Ecological effects of mine reclamation on grizzly bears Cristescu, B.; Stenhouse, G.B.; Symbaluk, M.; Boyce, M.S.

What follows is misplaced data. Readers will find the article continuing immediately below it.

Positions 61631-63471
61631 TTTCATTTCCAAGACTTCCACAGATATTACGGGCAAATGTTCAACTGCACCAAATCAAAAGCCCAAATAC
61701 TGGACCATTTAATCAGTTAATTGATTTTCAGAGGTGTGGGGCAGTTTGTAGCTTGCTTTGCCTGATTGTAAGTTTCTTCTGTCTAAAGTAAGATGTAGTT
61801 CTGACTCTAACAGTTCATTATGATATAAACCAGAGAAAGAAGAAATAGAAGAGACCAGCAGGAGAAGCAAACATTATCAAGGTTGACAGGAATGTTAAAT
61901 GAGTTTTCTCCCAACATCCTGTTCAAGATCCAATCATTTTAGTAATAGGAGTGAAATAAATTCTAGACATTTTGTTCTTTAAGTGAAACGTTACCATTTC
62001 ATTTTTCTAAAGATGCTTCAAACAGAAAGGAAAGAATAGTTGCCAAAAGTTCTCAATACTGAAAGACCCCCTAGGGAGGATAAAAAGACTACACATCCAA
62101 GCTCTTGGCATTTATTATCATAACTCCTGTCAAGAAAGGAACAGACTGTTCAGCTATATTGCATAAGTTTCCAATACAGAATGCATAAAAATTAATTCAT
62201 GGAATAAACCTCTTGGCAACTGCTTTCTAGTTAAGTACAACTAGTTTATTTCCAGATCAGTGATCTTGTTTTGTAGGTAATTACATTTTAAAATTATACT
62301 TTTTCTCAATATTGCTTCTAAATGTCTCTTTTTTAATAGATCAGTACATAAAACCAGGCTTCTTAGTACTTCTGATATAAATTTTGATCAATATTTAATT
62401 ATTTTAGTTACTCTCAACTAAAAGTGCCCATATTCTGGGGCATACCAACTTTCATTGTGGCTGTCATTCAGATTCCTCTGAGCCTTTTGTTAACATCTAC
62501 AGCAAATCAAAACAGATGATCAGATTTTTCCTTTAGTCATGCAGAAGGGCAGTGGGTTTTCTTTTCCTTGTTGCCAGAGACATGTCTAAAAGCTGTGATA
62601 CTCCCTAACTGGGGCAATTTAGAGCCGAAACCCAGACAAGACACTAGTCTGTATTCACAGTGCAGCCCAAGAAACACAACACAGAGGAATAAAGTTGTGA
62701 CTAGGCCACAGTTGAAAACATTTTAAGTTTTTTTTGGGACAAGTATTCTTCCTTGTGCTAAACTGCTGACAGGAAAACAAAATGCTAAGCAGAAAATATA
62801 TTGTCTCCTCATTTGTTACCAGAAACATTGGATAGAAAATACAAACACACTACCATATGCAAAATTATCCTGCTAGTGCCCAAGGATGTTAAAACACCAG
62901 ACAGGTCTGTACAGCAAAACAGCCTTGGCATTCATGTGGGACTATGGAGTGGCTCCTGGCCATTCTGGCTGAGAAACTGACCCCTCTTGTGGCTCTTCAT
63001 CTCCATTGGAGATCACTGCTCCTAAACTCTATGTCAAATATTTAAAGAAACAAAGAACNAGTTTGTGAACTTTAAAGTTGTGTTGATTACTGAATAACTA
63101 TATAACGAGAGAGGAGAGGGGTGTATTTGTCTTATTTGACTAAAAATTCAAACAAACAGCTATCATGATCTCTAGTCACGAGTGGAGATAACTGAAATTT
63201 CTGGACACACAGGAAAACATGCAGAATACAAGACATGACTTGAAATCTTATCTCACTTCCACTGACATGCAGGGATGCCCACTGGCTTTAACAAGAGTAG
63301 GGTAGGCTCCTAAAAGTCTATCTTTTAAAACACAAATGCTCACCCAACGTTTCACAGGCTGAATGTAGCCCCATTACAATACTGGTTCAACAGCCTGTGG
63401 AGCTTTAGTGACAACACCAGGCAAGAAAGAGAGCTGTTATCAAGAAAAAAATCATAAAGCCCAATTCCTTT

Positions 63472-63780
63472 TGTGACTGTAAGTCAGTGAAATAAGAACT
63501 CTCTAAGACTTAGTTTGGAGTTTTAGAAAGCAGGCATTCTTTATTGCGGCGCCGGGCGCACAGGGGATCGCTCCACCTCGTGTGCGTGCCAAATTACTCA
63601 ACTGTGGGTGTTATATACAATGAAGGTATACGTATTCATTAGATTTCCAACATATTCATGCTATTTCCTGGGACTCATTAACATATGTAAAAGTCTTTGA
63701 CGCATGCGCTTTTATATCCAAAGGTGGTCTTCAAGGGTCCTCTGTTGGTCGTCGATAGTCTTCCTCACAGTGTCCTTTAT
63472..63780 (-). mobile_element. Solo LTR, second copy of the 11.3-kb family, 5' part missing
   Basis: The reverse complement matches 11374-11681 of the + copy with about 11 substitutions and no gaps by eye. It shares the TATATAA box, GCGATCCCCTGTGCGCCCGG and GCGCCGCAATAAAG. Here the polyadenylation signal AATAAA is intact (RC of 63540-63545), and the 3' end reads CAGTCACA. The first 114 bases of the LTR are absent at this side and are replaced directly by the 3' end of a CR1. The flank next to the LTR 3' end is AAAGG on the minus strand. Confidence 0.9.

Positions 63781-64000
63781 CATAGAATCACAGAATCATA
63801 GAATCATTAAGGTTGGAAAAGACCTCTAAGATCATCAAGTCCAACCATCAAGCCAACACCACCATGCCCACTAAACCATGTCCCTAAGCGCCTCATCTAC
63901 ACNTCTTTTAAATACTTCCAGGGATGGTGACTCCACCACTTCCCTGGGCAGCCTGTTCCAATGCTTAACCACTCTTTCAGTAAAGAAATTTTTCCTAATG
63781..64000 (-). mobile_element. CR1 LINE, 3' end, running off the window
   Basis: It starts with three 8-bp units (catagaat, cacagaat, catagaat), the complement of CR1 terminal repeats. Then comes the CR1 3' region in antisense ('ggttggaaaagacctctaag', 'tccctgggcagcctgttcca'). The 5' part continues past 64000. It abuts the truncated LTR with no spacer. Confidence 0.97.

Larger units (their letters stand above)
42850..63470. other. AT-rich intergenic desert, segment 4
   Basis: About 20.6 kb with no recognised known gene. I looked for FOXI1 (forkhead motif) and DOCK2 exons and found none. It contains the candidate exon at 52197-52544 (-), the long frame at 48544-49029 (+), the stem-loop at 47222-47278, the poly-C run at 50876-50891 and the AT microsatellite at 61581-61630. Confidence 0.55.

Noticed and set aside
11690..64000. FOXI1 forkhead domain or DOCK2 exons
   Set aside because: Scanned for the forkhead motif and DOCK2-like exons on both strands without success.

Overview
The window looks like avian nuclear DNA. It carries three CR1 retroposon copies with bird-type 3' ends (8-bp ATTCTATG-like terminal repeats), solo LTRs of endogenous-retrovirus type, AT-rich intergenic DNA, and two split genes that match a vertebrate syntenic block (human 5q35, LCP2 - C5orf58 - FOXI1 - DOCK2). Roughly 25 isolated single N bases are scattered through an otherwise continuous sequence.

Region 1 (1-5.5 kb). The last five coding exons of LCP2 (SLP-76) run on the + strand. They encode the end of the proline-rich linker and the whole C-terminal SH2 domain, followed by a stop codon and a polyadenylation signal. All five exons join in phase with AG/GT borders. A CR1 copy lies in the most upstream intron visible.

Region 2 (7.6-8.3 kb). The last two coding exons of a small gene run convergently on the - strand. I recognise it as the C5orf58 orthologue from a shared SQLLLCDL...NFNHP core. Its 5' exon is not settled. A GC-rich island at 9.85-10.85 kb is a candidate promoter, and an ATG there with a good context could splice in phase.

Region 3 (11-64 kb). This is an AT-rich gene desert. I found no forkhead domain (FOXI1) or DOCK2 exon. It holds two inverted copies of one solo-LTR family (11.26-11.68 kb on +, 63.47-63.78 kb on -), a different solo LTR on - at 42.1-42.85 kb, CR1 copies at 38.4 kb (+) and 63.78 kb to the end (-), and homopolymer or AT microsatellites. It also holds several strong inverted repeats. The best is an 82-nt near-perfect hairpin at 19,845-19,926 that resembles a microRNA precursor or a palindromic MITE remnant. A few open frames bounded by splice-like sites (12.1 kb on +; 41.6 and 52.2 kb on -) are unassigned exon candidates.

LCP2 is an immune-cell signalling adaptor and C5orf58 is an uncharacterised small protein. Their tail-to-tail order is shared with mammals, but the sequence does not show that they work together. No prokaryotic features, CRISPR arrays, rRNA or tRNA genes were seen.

The grizzly bear (Ursus arctos) is a threatened species in Alberta and although we have studied grizzly bear response to forest seral stage change, little is known about the response to coal mine reclamation by bears. We addressed basic ecological questions to describe landscape change effects on grizzly bears, focusing on Luscar and Gregg River reclaimed coal mines in west-central Alberta as case studies. We summarize bear use of mine mineral disturbance limits in relation to season, habitat, diet, and designated human access trails. Eight adult bears were monitored intensively during 2008-2010 using GPS radiocollars that allowed tracking of their movement and distribution on the landscape and facilitated collection of scats for diet analysis. Bears were present on reclaimed mines mostly during summer and fed primarily on vegetative matter. Although habitats were similar on the two mines under study, on Luscar mine bears had higher use of undisturbed forested areas and were closer to forest edge than on Gregg River mine. We attribute these differences primarily to higher presence of humans on Luscar mine, but bears responded differently to motorized and non-motorized trails. While reclaimed mines can provide habitat and forage for grizzly bears during summer, maintaining undisturbed forest patches and access management are necessary to ensure persistence of grizzly bears on reclaimed mining areas.
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